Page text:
Mom in the 1980s / Deena ElGenaidi

In seventh grade, my mom decided to straighten my hair with her curling iron. It took her almost an hour, and when I looked in the mirror at the finished product, I almost couldn’t believe that was the same head of hair. I’d never received so many compliments as I had that next day in school, and it only confirmed what I’d already feared — curly hair didn’t look good. That lasted a few days until I had to wash my hair again, and it went back to curly. From then on, my mom would straighten my hair every week, so some days I went curly and other days straight. Her willingness and insistence on hair straightening only heightened my insecurities. Rather than learn how to style curly hair, my mom decided that straightening was the best option, although today she says that I’m the one who refused to style my hair curly, not her. But she straightened her own hair and dyed it a lighter color, too — a blondish red that isn’t natural in Egyptian women. This again confirmed for me that my natural hair was unmanageable and unattractive. Even with straight hair, though, I never left my hair completely down, keeping it usually in a half ponytail. My anxiety was too deep by then to just let my hair loose.

At some point in high school, my mom decided that I needed a perm. For those that don’t know, a perm for people with straight hair means getting big, '80s curls. However, for naturally curly hair, a perm is meant to soften the curls, or, according to my mom at the time, straighten the curls entirely. I was fourteen or fifteen, and though I typically felt more confident with straight hair, I vehemently protested this decision. I was fine with temporary straightness, but deep inside felt that putting chemicals in my hair to change the look was a form of giving in. At the time, I would not have been able to articulate what I was giving in to, but now I understand it as a giving in to society, society’s ideals of beauty, and my own mother who fully embraced those ideals.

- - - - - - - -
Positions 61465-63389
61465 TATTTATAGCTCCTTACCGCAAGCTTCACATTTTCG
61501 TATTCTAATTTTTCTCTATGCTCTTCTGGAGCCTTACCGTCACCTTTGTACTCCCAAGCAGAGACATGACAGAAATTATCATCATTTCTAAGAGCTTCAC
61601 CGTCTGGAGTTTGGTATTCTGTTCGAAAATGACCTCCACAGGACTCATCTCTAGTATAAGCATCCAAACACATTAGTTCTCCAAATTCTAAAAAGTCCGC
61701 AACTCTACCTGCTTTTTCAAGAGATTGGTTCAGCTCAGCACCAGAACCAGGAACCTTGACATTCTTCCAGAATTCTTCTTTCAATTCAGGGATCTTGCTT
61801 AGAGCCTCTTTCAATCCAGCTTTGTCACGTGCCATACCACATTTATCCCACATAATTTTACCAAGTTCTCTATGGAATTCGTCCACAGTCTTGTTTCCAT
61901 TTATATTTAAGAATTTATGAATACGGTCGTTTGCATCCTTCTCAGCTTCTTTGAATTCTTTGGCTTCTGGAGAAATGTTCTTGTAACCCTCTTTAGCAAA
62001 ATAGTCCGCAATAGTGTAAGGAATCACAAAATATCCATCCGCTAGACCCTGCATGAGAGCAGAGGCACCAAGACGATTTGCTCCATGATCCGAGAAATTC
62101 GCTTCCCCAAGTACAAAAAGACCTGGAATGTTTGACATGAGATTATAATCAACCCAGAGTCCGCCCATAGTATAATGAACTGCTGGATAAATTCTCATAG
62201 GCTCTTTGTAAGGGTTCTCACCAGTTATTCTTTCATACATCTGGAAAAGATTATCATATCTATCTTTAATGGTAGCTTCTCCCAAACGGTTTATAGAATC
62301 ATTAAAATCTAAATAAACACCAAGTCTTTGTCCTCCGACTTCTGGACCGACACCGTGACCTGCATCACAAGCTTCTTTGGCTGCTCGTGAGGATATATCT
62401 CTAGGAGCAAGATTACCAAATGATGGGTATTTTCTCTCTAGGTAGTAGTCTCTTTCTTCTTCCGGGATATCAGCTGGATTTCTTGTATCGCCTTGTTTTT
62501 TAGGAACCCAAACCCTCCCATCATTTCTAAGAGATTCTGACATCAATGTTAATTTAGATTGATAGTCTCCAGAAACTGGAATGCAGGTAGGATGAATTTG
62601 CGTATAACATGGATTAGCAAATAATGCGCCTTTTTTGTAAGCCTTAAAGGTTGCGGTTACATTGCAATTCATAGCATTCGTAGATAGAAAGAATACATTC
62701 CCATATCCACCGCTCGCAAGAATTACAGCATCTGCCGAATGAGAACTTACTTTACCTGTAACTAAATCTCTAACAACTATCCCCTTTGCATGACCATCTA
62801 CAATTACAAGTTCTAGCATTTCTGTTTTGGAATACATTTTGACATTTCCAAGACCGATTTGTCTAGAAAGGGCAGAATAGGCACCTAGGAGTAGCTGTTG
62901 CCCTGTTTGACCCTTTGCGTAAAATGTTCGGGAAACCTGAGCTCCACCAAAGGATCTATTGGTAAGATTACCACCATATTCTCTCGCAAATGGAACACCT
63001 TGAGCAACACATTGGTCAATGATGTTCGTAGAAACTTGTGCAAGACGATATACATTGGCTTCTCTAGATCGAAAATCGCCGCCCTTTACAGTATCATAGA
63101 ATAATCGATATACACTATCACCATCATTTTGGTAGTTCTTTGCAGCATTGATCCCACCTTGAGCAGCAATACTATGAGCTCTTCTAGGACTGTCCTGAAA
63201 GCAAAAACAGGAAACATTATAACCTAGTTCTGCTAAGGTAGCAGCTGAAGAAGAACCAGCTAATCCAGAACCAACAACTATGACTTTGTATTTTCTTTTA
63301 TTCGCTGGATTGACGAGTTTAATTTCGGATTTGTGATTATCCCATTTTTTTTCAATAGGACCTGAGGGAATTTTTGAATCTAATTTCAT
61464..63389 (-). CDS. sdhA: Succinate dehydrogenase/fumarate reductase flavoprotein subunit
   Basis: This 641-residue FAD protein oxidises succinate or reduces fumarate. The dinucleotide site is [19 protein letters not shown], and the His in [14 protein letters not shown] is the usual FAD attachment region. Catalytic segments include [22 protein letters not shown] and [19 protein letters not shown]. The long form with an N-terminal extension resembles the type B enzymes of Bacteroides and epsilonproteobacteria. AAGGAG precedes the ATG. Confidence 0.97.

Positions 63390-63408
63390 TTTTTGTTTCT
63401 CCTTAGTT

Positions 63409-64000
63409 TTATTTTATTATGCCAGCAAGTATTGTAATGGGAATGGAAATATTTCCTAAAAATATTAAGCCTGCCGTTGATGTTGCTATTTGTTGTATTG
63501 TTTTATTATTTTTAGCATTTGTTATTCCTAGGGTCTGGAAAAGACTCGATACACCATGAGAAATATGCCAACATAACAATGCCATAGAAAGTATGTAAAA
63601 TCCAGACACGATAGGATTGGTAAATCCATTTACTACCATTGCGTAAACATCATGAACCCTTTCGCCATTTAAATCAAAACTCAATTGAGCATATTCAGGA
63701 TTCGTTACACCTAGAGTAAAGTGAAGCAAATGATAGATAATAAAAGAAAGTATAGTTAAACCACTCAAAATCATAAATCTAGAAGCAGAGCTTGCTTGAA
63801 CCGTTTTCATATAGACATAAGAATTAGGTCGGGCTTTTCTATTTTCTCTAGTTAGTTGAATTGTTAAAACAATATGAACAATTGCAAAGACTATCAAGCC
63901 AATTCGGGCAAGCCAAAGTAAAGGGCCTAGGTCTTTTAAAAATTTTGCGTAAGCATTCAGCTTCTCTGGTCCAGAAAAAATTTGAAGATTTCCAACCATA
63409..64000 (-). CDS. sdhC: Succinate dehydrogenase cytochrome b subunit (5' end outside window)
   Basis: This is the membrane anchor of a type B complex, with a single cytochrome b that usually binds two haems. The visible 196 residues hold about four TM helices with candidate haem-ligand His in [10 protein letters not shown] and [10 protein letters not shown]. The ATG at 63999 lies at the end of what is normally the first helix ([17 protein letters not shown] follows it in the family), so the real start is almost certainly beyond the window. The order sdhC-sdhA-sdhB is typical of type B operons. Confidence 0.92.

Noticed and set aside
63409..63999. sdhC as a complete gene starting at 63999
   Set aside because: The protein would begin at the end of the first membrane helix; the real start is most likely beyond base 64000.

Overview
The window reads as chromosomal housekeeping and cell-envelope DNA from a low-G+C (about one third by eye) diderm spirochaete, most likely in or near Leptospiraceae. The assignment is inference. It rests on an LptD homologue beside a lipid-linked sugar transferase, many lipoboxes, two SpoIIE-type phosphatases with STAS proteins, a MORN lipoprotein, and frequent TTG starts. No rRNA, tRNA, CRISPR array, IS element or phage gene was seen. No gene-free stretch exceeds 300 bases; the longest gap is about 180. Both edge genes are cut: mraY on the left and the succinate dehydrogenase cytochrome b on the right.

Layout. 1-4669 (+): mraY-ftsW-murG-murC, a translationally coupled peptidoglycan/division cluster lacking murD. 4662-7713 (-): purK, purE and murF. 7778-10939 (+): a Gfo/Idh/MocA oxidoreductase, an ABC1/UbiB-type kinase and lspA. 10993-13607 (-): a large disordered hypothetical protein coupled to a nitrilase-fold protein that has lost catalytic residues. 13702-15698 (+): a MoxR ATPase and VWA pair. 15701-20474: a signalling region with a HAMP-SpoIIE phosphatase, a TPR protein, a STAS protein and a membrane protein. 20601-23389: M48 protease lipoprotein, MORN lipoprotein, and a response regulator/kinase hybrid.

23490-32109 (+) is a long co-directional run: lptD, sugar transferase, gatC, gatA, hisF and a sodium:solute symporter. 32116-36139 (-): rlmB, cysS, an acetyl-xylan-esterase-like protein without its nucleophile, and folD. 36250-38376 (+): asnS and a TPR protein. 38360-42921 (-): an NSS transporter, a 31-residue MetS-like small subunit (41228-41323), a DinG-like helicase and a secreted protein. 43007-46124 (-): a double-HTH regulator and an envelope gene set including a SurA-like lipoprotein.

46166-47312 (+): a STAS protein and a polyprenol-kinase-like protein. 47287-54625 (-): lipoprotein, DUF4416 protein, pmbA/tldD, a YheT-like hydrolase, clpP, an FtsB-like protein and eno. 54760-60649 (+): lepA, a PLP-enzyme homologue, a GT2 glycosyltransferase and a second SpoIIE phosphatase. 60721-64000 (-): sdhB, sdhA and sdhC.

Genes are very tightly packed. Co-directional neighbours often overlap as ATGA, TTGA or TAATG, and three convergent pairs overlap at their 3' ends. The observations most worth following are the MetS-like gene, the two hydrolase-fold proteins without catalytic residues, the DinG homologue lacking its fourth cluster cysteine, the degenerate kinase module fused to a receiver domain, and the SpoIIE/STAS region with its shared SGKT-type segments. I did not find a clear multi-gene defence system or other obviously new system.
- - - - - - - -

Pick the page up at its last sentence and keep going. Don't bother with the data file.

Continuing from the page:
Me & my mother with straightened hair / Deena ElGenaidi

Despite my protests, my mom took me to the hair salon, anyway. I remember the place now as dimly lit, with brownish walls and floors, though thinking back, I doubt that’s how it looked at all. Maybe my memory merely reflects my mood at the time. The hairdresser began her work, and we were there for what felt like hours. When she finally finished, I looked in the mirror, and my hair, to my relief, remained unchanged. The hairdresser and my mom were both confused, but the hairdresser herself seemed to like the look of my curls, even running her fingers through them to give them more volume. The perm clearly did not work. I went home that day quite satisfied with the result, and my mom continued to straighten my hair with her curling iron. When I bring up this perm fiasco today, she claims to have no memory of ever making me get a perm in the first place. A part of me, even back then, resented her for it. 

Though I wanted straight hair, it felt like she was forcing me to fit into a specific beauty ideal and that my natural hair would never be good enough. 

I wanted to keep the curls because I hoped that one day I would be able to confidently own them. Throughout high school, my mom continued to straighten my hair with her curling iron, and because she was the one doing the work, she insisted that I keep my hair short, allowing the process to take less time. Because of this, my hair never went below the shoulders.

Me with straight hair / Deena ElGenaidi

When I went off to college, I had my own flat iron, and I continued to straighten my hair myself. As my hair grew longer, my mom no longer around to make me cut it, I became more confident. It was beginning to look like the hair on TV — long, smooth, soft. Eventually, I took out the half ponytail and wore my hair completely down. I finally had the hair I wanted, but it wasn’t natural, and it took almost an hour of work each time. When my hair wasn’t straightened, I continued to tie the curls back in a ponytail, nowhere near confident enough to attempt wearing it curly and down. And how could I have been when my entire life I’ve been told that curls were unmanageable? When every image I’d see in the media promoted sleek, straight hair?

Recently, I asked my mom about her own hair, trying to determine if she felt a similar insecurity herself. She tells me that she isn’t insecure about her curls. She likes her curls, but she doesn’t like frizz. It’s the frizz that bothers her.

“You straighten your hair a lot,” I say on the phone.

“Not anymore,” she says. “Not since I started keratin treatment.”

“To straighten your hair…” I say.

She says no, the treatments don’t straighten her hair — they merely eliminate frizz. She doesn’t like the frizz. I move on from this, knowing full well that the treatment is meant to loosen the curls, eliminating frizz by making your hair less curly. Instead, I ask my mom if she straightened her hair as a kid, too. She says yes. She grew up in Egypt and tells me that everyone in Egypt used to straighten their hair.